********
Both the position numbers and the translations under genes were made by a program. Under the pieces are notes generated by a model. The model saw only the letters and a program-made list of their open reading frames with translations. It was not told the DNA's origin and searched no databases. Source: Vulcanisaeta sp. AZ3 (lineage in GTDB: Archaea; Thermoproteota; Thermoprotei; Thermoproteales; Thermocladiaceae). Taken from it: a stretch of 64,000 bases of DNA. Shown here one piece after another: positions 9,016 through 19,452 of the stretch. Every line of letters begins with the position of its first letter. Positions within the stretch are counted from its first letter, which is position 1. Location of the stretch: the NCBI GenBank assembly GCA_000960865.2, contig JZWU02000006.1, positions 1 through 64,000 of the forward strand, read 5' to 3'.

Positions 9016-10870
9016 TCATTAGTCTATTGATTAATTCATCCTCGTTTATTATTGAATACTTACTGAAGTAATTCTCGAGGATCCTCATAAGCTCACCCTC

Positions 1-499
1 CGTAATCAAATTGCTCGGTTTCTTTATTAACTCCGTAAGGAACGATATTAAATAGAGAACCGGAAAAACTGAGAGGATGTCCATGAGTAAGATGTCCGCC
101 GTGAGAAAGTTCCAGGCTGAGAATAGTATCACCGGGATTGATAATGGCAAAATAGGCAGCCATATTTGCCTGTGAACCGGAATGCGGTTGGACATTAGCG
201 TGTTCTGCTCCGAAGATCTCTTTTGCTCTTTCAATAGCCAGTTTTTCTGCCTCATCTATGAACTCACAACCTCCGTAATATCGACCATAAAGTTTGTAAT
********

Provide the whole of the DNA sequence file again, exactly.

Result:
Both the position numbers and the translations under genes were made by a program. Under the pieces are notes generated by a model. The model saw only the letters and a program-made list of their open reading frames with translations. It was not told the DNA's origin and searched no databases. Source: Vulcanisaeta sp. AZ3 (lineage in GTDB: Archaea; Thermoproteota; Thermoprotei; Thermoproteales; Thermocladiaceae). Taken from it: a stretch of 64,000 bases of DNA. Shown here one piece after another: positions 9,016 through 19,452 of the stretch. Every line of letters begins with the position of its first letter. Positions within the stretch are counted from its first letter, which is position 1. Location of the stretch: the NCBI GenBank assembly GCA_000960865.2, contig JZWU02000006.1, positions 1 through 64,000 of the forward strand, read 5' to 3'.

Positions 9016-10870
9016 TCATTAGTCTATTGATTAATTCATCCTCGTTTATTATTGAATACTTACTGAAGTAATTCTCGAGGATCCTCATAAGCTCACCCTC

Positions 1-499
1 CGTAATCAAATTGCTCGGTTTCTTTATTAACTCCGTAAGGAACGATATTAAATAGAGAACCGGAAAAACTGAGAGGATGTCCATGAGTAAGATGTCCGCC
101 GTGAGAAAGTTCCAGGCTGAGAATAGTATCACCGGGATTGATAATGGCAAAATAGGCAGCCATATTTGCCTGTGAACCGGAATGCGGTTGGACATTAGCG
201 TGTTCTGCTCCGAAGATCTCTTTTGCTCTTTCAATAGCCAGTTTTTCTGCCTCATCTATGAACTCACAACCTCCGTAATATCGACCATAAAGTTTGTAAT